(Inside Science) -- Nobody likes to see the great outdoors marred by restrictive fences and scolding signs. But a new study suggests that we may need to be reined in: Human recreational activities such as hiking, biking and off-road vehicle driving threaten more rare and endangered plants in the continental U.S. than any other single factor, beating out familiar enemies such as agriculture, residential development, pollution and invasive species.
The finding emerged from an analysis of the most comprehensive database of rare and endangered plants in the U.S. In the study, which was published in the journal Biological Conservation, ecologist Adam Smith of the Missouri Botanical Garden in St. Louis and his students analyzed thousands of field reports by scientists, conservationists and others detailing specific threats to populations of plants either listed as endangered under the U.S. Endangered Species Act, or believed by scientists to be imperiled. The threats included all factors known to increase the likelihood that a plant population or species will go extinct.
The study was not the first of its kind. In 1998, a team led by ecologist David Wilcove of Princeton University in New Jersey published an analysis that included 1,055 imperiled and endangered plants. That team found that residential and commercial development -- a destructive factor familiar to all ecologists -- was plants’ top threat, affecting 36 percent of species. But outdoor recreation was only a few percentage points behind. The prevalence of recreation-related threats “was probably the most unpredicted finding of our study,” Wilcove said, “the one that drew the most quizzical looks from our colleagues.”
Smith’s team started with data from 1996, where Wilcove’s team left off, and analyzed almost three times as many plant species -- 2,733 in total, representing nearly all known imperiled and endangered plants in the U.S. They found that between 1996 and 2014, outdoor recreation was the most common threat reported in the continental U.S., affecting 35 percent of species. Livestock were close behind, threatening a third of the plants in the database, followed by residential development, invasive species, and construction and maintenance of roads and railroads.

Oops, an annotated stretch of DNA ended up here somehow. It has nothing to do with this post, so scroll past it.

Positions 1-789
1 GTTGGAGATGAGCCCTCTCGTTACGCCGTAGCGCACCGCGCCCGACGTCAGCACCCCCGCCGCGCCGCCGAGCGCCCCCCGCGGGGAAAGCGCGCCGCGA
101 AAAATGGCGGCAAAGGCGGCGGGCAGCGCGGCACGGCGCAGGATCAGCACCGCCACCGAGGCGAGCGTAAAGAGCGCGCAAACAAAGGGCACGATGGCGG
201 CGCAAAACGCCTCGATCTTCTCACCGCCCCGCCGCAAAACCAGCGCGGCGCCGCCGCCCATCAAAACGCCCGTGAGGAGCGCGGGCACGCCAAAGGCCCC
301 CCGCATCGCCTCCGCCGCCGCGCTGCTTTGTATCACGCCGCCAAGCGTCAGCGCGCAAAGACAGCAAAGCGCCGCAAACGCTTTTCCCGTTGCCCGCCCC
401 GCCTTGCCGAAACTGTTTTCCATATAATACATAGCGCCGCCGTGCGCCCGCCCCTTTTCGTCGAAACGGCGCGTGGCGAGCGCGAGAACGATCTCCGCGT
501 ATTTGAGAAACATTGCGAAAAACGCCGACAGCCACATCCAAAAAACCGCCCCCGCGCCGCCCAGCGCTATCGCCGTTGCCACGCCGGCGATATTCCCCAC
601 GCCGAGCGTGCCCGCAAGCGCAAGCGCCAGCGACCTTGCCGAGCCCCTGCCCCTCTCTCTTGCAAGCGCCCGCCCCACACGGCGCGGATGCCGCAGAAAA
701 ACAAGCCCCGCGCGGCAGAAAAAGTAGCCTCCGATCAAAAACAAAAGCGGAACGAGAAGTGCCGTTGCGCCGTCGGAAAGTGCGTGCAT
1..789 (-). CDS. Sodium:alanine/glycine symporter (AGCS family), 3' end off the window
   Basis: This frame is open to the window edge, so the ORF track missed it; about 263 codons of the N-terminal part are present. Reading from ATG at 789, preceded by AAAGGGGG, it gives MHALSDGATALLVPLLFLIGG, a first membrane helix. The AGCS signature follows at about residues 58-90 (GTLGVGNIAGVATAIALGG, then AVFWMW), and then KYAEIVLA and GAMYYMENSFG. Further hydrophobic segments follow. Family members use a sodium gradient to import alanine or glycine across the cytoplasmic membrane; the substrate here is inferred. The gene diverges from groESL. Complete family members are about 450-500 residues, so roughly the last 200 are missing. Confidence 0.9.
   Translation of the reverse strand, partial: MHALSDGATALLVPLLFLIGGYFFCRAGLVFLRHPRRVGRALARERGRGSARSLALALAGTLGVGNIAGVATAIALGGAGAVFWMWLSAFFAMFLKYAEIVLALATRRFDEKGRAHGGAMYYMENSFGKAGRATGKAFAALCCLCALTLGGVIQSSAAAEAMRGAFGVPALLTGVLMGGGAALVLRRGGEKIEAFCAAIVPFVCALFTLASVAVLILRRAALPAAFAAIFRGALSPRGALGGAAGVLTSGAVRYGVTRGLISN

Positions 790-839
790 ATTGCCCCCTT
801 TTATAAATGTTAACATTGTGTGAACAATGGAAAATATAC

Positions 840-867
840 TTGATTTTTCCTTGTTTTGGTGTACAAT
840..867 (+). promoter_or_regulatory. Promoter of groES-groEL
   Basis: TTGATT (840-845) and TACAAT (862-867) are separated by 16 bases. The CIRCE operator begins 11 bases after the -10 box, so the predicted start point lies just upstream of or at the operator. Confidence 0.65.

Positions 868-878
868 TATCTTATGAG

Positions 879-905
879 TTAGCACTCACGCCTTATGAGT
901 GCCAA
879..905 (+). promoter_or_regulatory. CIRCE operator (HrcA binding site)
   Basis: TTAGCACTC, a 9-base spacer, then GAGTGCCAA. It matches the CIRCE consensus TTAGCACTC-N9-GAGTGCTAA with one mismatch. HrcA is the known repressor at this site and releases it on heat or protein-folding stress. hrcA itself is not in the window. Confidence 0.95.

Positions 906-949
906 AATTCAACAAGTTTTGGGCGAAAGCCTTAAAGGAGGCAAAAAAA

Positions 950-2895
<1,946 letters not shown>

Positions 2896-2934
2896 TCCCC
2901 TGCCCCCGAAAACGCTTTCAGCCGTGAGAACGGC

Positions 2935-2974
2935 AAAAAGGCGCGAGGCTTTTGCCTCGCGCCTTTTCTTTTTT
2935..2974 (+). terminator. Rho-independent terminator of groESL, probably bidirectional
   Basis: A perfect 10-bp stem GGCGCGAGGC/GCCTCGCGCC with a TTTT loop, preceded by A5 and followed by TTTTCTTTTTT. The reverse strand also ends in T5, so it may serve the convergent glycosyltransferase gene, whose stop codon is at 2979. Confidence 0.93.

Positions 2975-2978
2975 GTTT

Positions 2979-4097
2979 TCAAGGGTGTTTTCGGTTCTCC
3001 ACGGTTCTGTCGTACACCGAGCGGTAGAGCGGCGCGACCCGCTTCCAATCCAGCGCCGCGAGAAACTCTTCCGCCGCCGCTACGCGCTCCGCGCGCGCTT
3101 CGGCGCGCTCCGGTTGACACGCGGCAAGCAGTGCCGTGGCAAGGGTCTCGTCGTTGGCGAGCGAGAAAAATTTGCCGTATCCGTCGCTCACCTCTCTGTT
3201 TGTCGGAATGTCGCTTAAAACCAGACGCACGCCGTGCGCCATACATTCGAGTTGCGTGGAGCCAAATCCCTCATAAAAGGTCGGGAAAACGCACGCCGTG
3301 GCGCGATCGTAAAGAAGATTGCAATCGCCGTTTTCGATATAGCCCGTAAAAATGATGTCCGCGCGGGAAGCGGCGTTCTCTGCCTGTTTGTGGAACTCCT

Within outdoor recreation, off-road vehicles, or ORVs, were the top culprit, impacting 19 percent of all species. This did not surprise Smith, who noted as a telling example an ORV with the nickname “Desert Killer.” However, he added, people engaging in seemingly gentler activities are not off the hook. Hikers, bicyclers, trail riders, skiers and climbers collectively threatened 13 percent of all plants studied, either directly by trampling on them or disturbing the soil they grow in, or indirectly by bringing in invasive species that displace native ones.
An illustrative example is the small flowering plant Cumberland sandwort (Minuartia cumberlandensis), which lives only in cool, dark natural shelters that often form under sandstone cliffs in eastern Kentucky and northern Tennessee. Such shelters are also favorite haunts of rock climbers and campers, who can inadvertently rip out plants or scrape away the thin soil they grow in. Amateur archaeologists may also trample the plants while seeking Native Americans artifacts. Cumberland sandwort was discovered by biologists only in the 1970s, and by 1988 it had become so rare that it was listed as an endangered species.
The new study comes with several caveats. The data, which were compiled by the Arlington, Virginia-based conservation organization NatureServe, do not specify how severe particular threats are. So even though recreation showed up most frequently in the data, some of those instances might indicate only a relatively mild threat. “It’s a lot better to walk on something than plow it up,” Smith noted.